Tuesday, December 9, 2014

Puppy Love. Warning: Have Tissues Handy. Tear Zone Ahead.

This is all about the SOUL! This emotion is palpable. The main ingredients? Love. Gratitude. Sharing ... And lots of tears-- Happy, happy real holidays ...


Wednesday, December 3, 2014

Hobo Soup with Hamburger and Vegetables


I had forgotten this recipe was waiting in the wings of my "new post" file. I know I harp on and on about soups. But, honestly, they they are surprisingly, even amazingly, easy to prepare. They are nourishing. They use the most humble and inexpensive of ingredients. For some reason, people seem intimidated by making soups. Really, it's just about chopping and dumping. What could be easier?

I love the two vowels ... "o" and "u" supported by the the consonants ... "s" and "p." To me, soups are like poetry ... they insist on inspiration and creativity ... how to use what you have on hand ... how to understand ... your own experience ... ingredient by ingredient ... word by word ... Potatoes? Add it in. Or pasta. This is your poem. And, yes, you can do it. You will do it. And, trust me, all the flavors will rhyme.

This was a hearty and satisfying soup dashed together with ingredients I had on hand. (Had I bit of green pepper, I would have used it.) I love the canned combo of corn with okra and tomatoes. (Heated by itself, it's fun to put over white rice with a bit of shrimp and ham on the side.)



I suppose this is best categorized as a "hobo soup," which is any soup thrown together by opening up some cans. I enjoyed the simplicity of a veggie stock. I felt both chicken and beef stock a bit too overpowering. Don't omit the fennel, it's what raises humble hamburger to a kind of Italian-sausage level. The cream mellows all the flavors. I sprinkled each bowl with a liberal amount of smoked Gouda. Any cheese would work as well. Or none.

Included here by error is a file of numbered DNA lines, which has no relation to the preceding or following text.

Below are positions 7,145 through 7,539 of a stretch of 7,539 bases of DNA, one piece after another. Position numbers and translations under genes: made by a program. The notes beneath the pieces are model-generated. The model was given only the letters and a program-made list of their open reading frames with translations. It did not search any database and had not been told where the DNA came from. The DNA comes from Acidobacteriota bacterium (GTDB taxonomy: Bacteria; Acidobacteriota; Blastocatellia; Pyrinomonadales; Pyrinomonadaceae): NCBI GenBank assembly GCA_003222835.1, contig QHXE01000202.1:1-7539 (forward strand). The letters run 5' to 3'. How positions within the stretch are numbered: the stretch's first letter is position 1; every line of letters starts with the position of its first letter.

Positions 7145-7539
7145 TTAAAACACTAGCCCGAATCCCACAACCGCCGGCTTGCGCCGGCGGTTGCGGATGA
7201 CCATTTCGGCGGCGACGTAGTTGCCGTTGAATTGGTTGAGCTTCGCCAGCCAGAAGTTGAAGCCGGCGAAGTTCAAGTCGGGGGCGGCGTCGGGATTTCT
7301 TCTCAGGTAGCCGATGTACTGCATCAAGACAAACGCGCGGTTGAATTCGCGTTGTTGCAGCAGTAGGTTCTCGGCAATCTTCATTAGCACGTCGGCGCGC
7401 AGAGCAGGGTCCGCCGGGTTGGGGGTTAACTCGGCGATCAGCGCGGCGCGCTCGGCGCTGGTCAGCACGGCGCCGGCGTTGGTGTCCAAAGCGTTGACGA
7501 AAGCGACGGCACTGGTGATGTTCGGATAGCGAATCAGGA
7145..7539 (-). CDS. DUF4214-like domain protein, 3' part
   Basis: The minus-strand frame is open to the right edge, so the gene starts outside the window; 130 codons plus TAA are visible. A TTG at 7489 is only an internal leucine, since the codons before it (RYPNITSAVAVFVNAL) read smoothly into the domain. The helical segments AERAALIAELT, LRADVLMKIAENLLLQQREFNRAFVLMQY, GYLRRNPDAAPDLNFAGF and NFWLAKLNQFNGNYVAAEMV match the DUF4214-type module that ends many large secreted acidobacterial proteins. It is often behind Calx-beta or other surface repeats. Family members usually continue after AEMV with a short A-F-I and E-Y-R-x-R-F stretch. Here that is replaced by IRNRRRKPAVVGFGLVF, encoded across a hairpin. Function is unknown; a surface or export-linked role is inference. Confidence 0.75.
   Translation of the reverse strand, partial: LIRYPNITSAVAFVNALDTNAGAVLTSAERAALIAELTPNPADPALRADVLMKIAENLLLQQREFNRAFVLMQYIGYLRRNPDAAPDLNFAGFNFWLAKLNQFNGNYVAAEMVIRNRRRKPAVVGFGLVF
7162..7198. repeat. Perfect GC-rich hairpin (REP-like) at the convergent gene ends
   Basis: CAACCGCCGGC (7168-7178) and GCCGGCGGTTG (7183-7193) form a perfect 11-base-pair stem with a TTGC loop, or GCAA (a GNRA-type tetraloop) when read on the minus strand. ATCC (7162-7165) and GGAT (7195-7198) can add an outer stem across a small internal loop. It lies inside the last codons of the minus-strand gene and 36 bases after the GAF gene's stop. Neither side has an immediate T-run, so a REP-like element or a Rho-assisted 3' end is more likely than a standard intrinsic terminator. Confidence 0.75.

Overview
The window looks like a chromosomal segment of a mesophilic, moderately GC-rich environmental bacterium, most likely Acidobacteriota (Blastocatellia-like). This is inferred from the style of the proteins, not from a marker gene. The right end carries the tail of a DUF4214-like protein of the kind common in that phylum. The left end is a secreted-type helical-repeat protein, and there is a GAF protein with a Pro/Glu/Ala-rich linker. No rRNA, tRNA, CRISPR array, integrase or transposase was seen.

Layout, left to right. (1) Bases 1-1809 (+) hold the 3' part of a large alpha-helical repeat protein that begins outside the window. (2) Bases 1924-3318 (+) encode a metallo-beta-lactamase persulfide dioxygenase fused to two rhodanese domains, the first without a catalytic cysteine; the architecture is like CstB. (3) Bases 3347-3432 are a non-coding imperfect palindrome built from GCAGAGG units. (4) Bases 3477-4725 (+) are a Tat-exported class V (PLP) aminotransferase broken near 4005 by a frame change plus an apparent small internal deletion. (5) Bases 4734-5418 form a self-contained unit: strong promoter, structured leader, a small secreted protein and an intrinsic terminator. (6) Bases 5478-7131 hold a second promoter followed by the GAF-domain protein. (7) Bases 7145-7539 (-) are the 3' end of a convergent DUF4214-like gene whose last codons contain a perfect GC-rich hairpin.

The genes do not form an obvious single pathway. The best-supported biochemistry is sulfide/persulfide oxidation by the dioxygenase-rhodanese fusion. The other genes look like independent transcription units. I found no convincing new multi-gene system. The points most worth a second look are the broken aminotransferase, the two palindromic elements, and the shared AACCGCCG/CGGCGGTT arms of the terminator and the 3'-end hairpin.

Served with a hefty chunk of crusty bread for soaking, sit back and enjoy your poem. As with any soup, this just gets better a day or two later.


  • 3/4 cup ground beef
  • 1/2 large onion
  • 3-4 medium garlic cloves, smashed, skins removed, sliced
  • 1 carrot, sliced
  • 1 rib celery, sliced
  • 2 tablespoons tomato paste --- several squirts from a tube
  • 1/8 teaspoon dried thyme flakes
  • 2 pinches dried red pepper flakes--or to taste
  • 1/4 teaspoon whole fennel seeds, lightly crushed
  • 1/4 teaspoon smoked paprika
  • 1, 14.5-oz can corn/okra/tomatoes
  • 1 can rinsed, seasoned butter beans
  • 2 cups veggie stock
  • 1 good teaspoon beef granules ...
  • Fresh ground pepper to taste
  • Salt to taste
  • Cheese for garnish
  • 1-2 tablespoons cream


Add a bit of olive oil to a stock pot. Add chopped onion, sliced garlic cloves, sliced carrots, and sliced celery. Sweat just until soft. Move to side of pot and add the ground beef along with the fennel seeds, thyme flakes and red pepper flakes. When brown, mix in the veggies and tomato paste. Cook for about one minute or so. Now add the can of corn/okra/tomatoes, seasoned butter beans. Mix through. Finish by adding the veggie stock, beef granules and smoked paprika. Salt and pepper to taste. Bring to a slow simmer. Cover. Continue to cook for about 45 minutes. Remove from heat. Add the cream and mix through. Re-taste for seasonings. Serve with grated cheese on top.





Monday, December 1, 2014

Coming up ...

PORK and APPLE STEW


This was a real delight ... pork with apples, parsnips, carrots a bit of fennel and a touch of heat slowly stewed in a broth of apple ale and stock. Served over tender egg noodles, it's a fantastic and easy dish to prepare for a soothing winter's night in.



Cherry Cobbler


Using my basic recipe for easy Peach Cobbler, I instead use a can of sour cherries. This is one of those recipes that is too easy not to make!